Wilted Cherry Leaves Kill

Wilted Cherry Leaves [Wild Cherry - Wikimedia Commons GNU Free Documentation License Version 1.2 by Rasbak (cropped)]It is widely known that, to cows, wilted cherry leaves are deadly poisonous. Every cattle farmer is well acquainted with this fact. Yet, I, as a chemist, for years have wondered why. Surely it has to be a matter of chemistry, I realized. Indeed, that is the case.

Cherry Fruits

Wild cherries are bitter, but to the aficionado (and I am one), the tiny fruits called wild cherries, are quite delicious, especially when made into the intensely-flavored wild cherry jelly. Curiously, these fruits contain substances that could be quite dangerous, except for the lack of substances called enzymes that would convert them into poisons.

One of those chemicals is amygdalin, seen in the image below. Note—in the upper right-hand corner of the molecule—are two atoms. One of the atoms is carbon, the other nitrogen. The two are joined by a triple bond. They seem harmless enough. The combination is written simply,

-C≡N

If they are joined by a hydrogen atom (H), the result becomes,

H-C≡N

This is usually simply written HCN. But that’s the chemical formula for hydrogen cyanide!

Fortunately for fruit-lovers, wild cherries do not contain a chemical required to break off the cyanide group in the fruit itself. Such a chemical is called an enzyme. Such enzymes are, however, found in various parts of the wild cherry tree.

wilted cherry leavesOther Parts of the Wild Cherry

Amygdalin and related compounds (glycosides) are present throughout the cherry tree’s component parts. As for the seeds within the fruit, if these are crushed, there are enzymes present that will attack the glycosides, liberating the hydrogen cyanide. There are two steps we will elucidate here.

The first involves the enzyme prunasin beta-glucosidase. Amygdalin and the enzyme react in the presence of moisture to form D-glucose sugar plus mandelonitrile. So far, we don’t see mention of the word hydrogen cyanide, do we? But there is another enzyme present, mandelonitrile lyase. Mandelonitrile plus that enzyme, again in the presence of moisture, reacts to form benzaldehyde, and—yes—cyanide!

Wilted Cherry Leaves

Wilted Cherry Leaves

Curiously, if a cherry tree is chopped, or a branch breaks (perhaps due to a summer storm)—perhaps falling to the ground—the resulting wilted leaves contain a relatively large amount of cyanide and cyanide precursors. Cyanide in wilted cherry leaves sickens and kills a cow. It ought to be mentioned that there are other plants occasionally guilty of doing the same thing (see the second reference, listed below).

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8 thoughts on “Wilted Cherry Leaves Kill

    • Children are very unlikely to come into contact with or eat wilted wild cherry leaves, so it’s probably a moot point. But the chemistry is there to harm or kill them, certainly, if they did eat a sufficient quantity.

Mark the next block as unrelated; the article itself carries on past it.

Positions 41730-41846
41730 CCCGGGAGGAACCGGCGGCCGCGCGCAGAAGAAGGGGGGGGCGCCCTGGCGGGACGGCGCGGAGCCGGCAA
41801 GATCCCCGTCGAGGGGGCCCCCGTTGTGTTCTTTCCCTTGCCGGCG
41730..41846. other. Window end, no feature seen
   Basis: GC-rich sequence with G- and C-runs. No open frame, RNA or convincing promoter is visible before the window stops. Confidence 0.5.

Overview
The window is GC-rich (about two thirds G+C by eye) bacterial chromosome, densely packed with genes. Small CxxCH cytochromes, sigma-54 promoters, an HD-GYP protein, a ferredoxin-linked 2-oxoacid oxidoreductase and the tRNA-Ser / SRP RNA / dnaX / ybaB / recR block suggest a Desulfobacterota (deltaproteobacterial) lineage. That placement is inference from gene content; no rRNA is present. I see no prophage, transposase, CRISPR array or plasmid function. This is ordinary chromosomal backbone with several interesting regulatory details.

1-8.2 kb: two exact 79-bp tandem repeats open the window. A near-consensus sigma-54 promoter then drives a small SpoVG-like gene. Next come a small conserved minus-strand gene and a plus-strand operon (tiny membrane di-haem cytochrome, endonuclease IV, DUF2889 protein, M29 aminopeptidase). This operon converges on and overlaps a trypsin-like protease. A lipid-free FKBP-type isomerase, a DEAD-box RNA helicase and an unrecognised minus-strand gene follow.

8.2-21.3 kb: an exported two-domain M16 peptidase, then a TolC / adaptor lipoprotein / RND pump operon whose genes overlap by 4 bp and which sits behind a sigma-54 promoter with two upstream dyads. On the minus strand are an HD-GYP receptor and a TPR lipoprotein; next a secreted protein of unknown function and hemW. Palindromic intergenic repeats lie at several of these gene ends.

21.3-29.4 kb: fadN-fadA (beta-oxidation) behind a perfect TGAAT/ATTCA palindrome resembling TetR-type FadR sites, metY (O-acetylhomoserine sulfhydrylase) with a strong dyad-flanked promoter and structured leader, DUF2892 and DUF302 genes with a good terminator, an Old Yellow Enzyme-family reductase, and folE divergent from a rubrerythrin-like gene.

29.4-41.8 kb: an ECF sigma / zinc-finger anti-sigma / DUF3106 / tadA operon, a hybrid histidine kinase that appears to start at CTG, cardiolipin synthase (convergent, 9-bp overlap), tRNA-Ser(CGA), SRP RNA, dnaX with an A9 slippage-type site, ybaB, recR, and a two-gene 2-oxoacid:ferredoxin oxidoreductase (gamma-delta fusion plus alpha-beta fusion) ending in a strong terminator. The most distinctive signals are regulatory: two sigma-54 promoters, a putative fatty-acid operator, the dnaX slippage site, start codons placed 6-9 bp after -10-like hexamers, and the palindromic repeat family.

• Richard

    Had a tree trimming crew leave the branches of some wild cherry along the fence in a pasture. The crew were city dwellers and had no idea of the problem about the leaves of the cherry trees. Cost us 4K for the 4 steers that were killed, all Black Angus and about 1100 lbs. apiece. We got off lucky as this was in 1977 and beef was a little cheaper then. Now I understand it is standard training for the line clearance crews whenever working near farmland.

    • Wilting is not absolutely essential. However, in a healthy tree, the component compounds that produce cyanide are isolated from each other. Chewing the leaves, or damage to the tree, such as a tree or its branches falling in a storm, produces damage and a combining of those components. The leaves of such a tree typically are wilted. When raising livestock, it is best not to have any of such trees growing where the cattle are likely to be.

  • Prunasin, the cyanide-containing molecule of the black cherry leaf, is neither destroyed nor altered when the leaf wilts. The completely healthy leaf and the completely dried leaf contain prunasin. Wilting occurs when a leaf losses water and, If unchecked, dries to a brittle state. The cyanogenic potential of the leaf does not change during this process.

    To liberate cyanide gas, the dried leaf must be crushed and mixed with water; the intact leaf, just crushed. Crushing results in prunasin mixing with an enzyme also found in the leaf. This mixing initiates a process that leads to the liberation of cyanide gas. A second compound, benzaldehyde, is also produced at the same time. Benzaldehyde has the distinctive odor of bitter almonds and at room temperature becomes noticeable 15-30 seconds after a fresh leaf is crushed. If you smell benzaldehyde you are inhaling cyanide.

    To see a demonstration of the killing power of the dried leaf of the black cherry: https://www.youtube.com/watch?v=Fj7q5ORjxkg

    For more information: https://facultyweb.cortland.edu/fitzgerald/three%20caterpillars.html

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